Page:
Lord Byron Bicentenary

Get a glimpse into the sensational world of one of history's most notorious poets with our top 10 facts about Lord Byron including his life, his death and his time in Nottinghamshire.

1. He lived in Nottingham and Nottinghamshire

He lived in a few locations throughout Nottinghamshire, including a house on St James Street in Nottingham City Centre, Newstead Abbey in Ravenshead and Burgage Manor in Southwell. He lived at each premises for different times, and even published his first books with a publisher in Newark.

There are many literary references to Nottinghamshire in his works, particularly Newstead Abbey, which you can still visit to this day, see his bedroom, assorted artefacts, works and follow his footsteps down the halls he once called home.

2. He once took a pet bear to Cambridge University

In a whimsical act of defiance against convention, Byron famously sidestepped university regulations by adopting a rather unconventional companion—a bear! His audacity and irreverence continue to inspire generations to challenge the status quo and embrace their uniqueness.

3. He built a lavish tomb for his beloved dog, Boatswain

Amidst the grandeur of Newstead Abbey lies a touching testament to Byron's love for his loyal companion, Boatswain. The lavish tomb, larger than Byron's own, stands as a poignant reminder of the profound bond between man and beast, immortalized in Byron's heartfelt poem ‘Epitaph to a Dog’ inscribed on the tomb.

Acclaimed author and broadcaster Geoffrey Bond even published ‘Lord Byron’s Best Friends’ about Byron’s relationship with animals, available now on Amazon. His published work also extends to books and texts about Byron including a piece about their shared home in Southwell, and the varied portraits of Byron in ‘Dangerous to Show’, exploring the poet's life through the intriguing stories behind the famous images. Find more at geoffreybondbooks.com.

4. He is buried in Nottinghamshire

Nottinghamshire holds the hallowed grounds where Byron found his eternal rest. Alongside his esteemed daughter, Ada Lovelace, Byron lies in repose within the familial vault at St Mary Magdalene's Church in Hucknall—a place of pilgrimage for admirers of his enduring legacy.

5. He was disabled, bisexual, and bulimic

Historical account details his disordered eating, club foot and attraction to both men and women among other rumours. His story serves as a beacon of hope for those navigating their own path against the currents of convention.

6. There is a glacier in Alaska named after him

Found next to Alaska's Portage Lake, one of the youngest lakes in the world, Byron's name echoes in the form of a majestic glacier. Amidst nature's splendor, Byron's immortal legacy finds new heights, reminding us of the enduring power of poetry to transcend boundaries.

And he is in good company, located near both Shakespeare Glacier and Burns Glacier.

7. He made a chalice from a skull

Newstead Abbey is a former Abbey, inhabited by Monks for hundreds of years before it became a private residence. This is why the poet Lord Byron was able to unearth a skull from the grounds of the estate, eventually turning it into a drinking chalice, which is said to have contained a whole bottle of wine!

The chalice has become a symbol of his fascination with history and his irreverent spirit, the chalice remains a tantalizing glimpse into Byron's enigmatic persona. The chalice is thought to have been destroyed by the next owners of Newstead Abbey, though a recreation is still to be found in his old study at Newstead.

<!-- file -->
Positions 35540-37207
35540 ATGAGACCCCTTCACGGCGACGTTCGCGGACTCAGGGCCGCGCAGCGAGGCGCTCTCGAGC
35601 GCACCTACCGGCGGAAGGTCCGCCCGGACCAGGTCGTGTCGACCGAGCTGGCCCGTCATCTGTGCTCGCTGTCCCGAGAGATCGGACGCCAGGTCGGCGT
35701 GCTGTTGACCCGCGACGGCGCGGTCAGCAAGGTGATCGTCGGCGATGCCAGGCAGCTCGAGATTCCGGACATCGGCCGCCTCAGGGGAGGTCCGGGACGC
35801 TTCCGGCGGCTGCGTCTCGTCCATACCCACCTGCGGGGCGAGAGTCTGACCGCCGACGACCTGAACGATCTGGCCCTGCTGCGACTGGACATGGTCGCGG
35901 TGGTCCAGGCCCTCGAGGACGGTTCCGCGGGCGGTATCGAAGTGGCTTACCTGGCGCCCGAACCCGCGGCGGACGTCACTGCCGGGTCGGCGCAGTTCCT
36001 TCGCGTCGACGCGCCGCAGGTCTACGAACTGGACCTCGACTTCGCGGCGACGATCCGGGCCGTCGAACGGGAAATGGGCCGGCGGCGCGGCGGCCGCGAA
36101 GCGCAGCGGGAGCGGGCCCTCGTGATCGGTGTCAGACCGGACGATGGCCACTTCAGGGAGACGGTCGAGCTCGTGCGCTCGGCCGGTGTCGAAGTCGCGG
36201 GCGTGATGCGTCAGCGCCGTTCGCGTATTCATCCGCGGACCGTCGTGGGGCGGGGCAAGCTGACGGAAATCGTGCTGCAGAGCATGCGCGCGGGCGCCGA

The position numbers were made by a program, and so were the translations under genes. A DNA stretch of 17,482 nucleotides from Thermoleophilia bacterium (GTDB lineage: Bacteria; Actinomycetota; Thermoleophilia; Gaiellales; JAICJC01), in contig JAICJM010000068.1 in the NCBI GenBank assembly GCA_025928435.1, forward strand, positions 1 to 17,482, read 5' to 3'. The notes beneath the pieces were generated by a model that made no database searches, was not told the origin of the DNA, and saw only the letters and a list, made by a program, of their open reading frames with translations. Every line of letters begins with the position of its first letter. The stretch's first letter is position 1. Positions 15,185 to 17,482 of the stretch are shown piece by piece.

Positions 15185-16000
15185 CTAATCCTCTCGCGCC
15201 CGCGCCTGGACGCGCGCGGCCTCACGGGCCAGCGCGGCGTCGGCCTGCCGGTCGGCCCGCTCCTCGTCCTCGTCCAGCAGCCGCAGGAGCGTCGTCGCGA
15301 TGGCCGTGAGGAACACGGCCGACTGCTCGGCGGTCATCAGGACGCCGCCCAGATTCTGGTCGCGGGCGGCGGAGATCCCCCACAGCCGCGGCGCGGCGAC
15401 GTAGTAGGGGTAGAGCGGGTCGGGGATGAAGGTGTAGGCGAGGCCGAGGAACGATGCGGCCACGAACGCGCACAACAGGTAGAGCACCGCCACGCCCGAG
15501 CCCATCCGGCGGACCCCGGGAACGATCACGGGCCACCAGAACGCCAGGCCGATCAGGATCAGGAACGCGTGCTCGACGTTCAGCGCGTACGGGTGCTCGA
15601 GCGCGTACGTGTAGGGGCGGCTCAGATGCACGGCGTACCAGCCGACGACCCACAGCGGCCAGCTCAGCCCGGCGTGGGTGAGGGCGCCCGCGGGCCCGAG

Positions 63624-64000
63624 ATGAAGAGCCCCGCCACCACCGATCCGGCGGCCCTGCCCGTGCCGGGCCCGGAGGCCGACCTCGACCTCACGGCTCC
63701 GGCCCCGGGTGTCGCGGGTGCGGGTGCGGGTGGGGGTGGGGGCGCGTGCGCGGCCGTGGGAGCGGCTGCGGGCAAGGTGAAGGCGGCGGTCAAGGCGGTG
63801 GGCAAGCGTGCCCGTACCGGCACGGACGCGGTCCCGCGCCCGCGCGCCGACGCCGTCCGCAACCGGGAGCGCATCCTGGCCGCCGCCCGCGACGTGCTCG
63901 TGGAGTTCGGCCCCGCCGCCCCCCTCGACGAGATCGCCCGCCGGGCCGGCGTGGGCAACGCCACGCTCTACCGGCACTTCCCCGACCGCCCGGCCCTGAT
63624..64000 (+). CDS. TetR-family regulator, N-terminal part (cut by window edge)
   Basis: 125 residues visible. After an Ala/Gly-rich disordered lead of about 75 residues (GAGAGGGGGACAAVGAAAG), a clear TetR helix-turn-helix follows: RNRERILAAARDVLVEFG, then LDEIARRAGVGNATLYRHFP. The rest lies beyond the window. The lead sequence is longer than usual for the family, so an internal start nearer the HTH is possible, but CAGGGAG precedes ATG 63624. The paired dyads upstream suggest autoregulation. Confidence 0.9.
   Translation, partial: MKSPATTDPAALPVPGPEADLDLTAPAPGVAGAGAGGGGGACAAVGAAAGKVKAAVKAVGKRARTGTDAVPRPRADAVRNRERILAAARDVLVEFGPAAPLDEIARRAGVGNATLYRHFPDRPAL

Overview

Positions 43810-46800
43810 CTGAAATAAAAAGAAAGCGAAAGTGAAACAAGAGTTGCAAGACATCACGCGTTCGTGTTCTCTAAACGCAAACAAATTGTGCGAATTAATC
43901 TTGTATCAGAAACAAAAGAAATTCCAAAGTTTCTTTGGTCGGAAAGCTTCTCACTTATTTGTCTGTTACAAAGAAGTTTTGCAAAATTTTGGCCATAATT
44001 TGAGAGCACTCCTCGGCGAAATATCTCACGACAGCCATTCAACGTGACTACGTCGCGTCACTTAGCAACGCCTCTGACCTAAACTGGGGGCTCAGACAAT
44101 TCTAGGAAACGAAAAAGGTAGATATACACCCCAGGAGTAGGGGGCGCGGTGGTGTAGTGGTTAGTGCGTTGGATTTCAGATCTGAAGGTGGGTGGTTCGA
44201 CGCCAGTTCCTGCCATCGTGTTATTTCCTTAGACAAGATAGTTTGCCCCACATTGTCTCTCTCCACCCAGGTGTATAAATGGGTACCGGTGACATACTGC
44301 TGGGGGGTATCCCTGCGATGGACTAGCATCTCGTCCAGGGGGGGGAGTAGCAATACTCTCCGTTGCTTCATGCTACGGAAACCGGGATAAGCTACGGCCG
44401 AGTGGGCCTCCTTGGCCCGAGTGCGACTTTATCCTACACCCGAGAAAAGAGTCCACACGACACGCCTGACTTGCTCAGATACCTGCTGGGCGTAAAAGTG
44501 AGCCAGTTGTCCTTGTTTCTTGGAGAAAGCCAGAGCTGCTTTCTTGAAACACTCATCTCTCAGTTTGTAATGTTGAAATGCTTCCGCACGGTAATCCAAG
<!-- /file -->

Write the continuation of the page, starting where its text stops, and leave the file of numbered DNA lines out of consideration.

8. He has a famous daughter

Described as an analyst, metaphysician, and founder of scientific computing, Ada Lovelace became a lifelong friend of Charles Babbage, the computer pioneer. She wrote about his ‘Analytical Engine’ with such clarity and insight that her work became the defining text explaining the process now known as computer programming.

9. There are Byron museums in Nottinghamshire, Italy, and Greece.

From Nottinghamshire to Italy and Greece, museums dedicated to Byron's life and work stand as monuments to his international acclaim. Each location bears witness to Byron's transformative journey, from his humble beginnings to his enduring impact on global literature.

10. There are 36 Byron societies all over the world

Once again showing his international popularity and widespread global influence, the International Association of Byron Societies list 36 different Byron societies in the world, including locations in America, India, Greece, Lebanon and more.

You can see the full list at internationalassociationofbyronsocieties.org.

This year marks 200 years since the death of the famous poet and Nottinghamshire resident, Lord Byron. To learn more and find ways to remember the acclaimed poet during his bicentenary year, click here.


Byron's Bash
Byron 200
Two characters dressed as Byron and a monk stand back to back in raucous laughter, beckoning the camera with wide smiles.

Come dressed as Byron to join in the weekend anniversary activities through the historic house and gardens inspired by Byron’s activity here.

Byron at Newstead Abbey
Byron 200
An actor dressed as Lord Byron poses in front of Newstead Abbey with two large Newfoundland dogs.

Newstead Abbey was once home to the infamous Romantic poet Lord Byron. To celebrate the Bicentenary of Lord Byon in 2024, they are hosting a range of fantastic events throughout the year allowing you to get closer than ever before to the man behind the celebrity.

Newstead Abbey
Historic Site
Newstead Abbey

A beautiful historic house set in a glorious landscape of gardens and parkland within the heart of Nottinghamshire.

Byron at Bromley
Byron 200
Photo of the interior of Bromley House Library

As part of the Byron200 celebrations, Bromley House is marking Lord Byron's bicentenary with an exhibition of our special collections relating to the poet.



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